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Rule change may benefit vets with brain injuries

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POSTED: January 1, 2014 1:30 p.m.

The Department of Veterans Affairs published an amended regulation Dec. 17 at www.regulations.gov. When it takes effect Jan. 16, these changes may benefit thousands of veterans with illnesses caused by service-connected traumatic brain injuries.
VA Public Affairs Specialist Ndidi Mojay said the Department of Defense and the VA’s joint definition of TBI is a traumatically-induced structural injury and/or physiological disruption of brain function as a result of an external force. The external force that causes a dysfunction may be the blast of an improvised explosive device, a vehicle accident, a sports injury or a particularly hard landing during an airborne operation.
According to “Final Rule — Secondary Service-Connection for Diagnosable Illnesses Associated with Traumatic Brain Injury,” the amended regulation identifies circumstances under which serious illnesses may be found to be a secondary result of a service-connected traumatic brain injury.
The final rule states that these changes make it easier for qualifying veterans to establish service connection for the five illnesses noted in the regulation. These illnesses include Parkinson’s disease, unprovoked seizures, dementia, depression and hormone deficiency resulting from hypothalamo-pituitary changes.
“A veteran with TBI can already receive benefits, but VA would require a medical opinion specifically linking the veteran’s TBI with the allegedly secondary disability,” Mojay said. “The new regulation will improve access to benefits by allowing VA adjudicators to more promptly and accurately decide claims for disabilities that are secondary to a service-connected TBI. No medical opinion will be required for veterans with TBI who meet the criteria stated in the new regulation. This rule will help ensure that the latest medical and scientific findings are readily available and clearly stated in VA regulations, which should enhance the accuracy and consistency of VA’s TBI evaluations.”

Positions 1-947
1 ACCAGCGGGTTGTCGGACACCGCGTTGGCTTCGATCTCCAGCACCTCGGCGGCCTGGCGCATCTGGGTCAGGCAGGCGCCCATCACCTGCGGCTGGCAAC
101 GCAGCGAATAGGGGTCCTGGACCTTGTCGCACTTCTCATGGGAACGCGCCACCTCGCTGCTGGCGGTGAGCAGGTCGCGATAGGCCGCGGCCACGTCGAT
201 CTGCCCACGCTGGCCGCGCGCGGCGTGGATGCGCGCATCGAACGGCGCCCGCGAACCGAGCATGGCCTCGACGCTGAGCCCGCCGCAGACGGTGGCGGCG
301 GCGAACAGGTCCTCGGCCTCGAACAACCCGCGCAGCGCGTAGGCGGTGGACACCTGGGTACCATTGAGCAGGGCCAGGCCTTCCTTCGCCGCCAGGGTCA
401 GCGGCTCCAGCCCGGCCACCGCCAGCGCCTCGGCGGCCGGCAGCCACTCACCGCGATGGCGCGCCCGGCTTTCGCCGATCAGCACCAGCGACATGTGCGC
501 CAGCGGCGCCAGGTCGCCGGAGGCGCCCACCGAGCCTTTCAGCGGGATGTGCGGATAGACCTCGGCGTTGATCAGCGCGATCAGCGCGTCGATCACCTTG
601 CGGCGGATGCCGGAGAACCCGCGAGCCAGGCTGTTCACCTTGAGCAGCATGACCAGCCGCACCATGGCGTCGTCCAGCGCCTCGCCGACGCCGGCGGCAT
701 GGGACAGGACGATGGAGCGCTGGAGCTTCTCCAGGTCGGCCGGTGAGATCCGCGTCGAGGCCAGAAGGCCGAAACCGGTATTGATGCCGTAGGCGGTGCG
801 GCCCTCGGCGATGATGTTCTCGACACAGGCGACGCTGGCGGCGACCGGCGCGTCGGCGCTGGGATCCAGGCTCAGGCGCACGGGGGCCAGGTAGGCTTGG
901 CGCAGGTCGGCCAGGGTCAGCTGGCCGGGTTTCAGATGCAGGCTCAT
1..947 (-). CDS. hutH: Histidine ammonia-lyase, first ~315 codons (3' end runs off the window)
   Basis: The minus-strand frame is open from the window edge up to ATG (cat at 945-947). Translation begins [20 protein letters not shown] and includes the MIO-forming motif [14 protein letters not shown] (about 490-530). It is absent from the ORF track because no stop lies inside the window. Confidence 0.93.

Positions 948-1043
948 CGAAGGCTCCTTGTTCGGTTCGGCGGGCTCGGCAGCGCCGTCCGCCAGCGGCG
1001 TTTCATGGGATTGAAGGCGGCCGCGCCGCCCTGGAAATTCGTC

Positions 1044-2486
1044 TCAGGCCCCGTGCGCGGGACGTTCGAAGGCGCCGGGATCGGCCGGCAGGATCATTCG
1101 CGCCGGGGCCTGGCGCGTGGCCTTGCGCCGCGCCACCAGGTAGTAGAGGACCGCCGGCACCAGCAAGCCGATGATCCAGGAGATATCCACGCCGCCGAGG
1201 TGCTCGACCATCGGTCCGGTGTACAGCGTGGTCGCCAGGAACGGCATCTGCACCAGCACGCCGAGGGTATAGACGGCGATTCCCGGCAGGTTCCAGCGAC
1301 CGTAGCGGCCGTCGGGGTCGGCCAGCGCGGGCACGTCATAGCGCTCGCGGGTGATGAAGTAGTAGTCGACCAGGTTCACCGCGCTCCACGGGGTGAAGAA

The final rule said since 2000, nearly 288,000 active-duty service members and veterans have been diagnosed with a TBI. About 62,000 of these cases were diagnosed for service members who served in Iraq and Afghanistan. Mojay added that nearly 73,000 veterans are on the VA’s compensation roles for service-connected TBI.
The final rule defines secondary service connection as a service-connected disease or injury that causes or aggravates a distinct condition. The rule stipulates that the circumstances required for the VA to award disability compensation for both the TBI and the secondary service connection depend on the severity of the TBI and the time period between the TBI and the “manifestation of the secondary conditions.”
For example, a service member with a TBI must be diagnosed with dementia within 15 years of his or her injury in order for the VA to establish that the dementia is a secondary service-connected illness caused by the service-connected traumatic brain injury. Even shorter time limitations are required for depression and hormone-deficiency diseases.
“The time periods set forth in this rule are based upon available scientific and medical evidence,” the rule states. “Because no time period is specified for Parkinsonism or unprovoked seizures following moderate or severe TBI, secondary service connection will be established in those conditions are manifest at any time after the TBI.”
Mojay said if a veteran already has been evaluated by the VA for a service-connected traumatic brain injury and would like to file a claim for a secondary service-connection illness, he or she may apply online through eBenefits.

 

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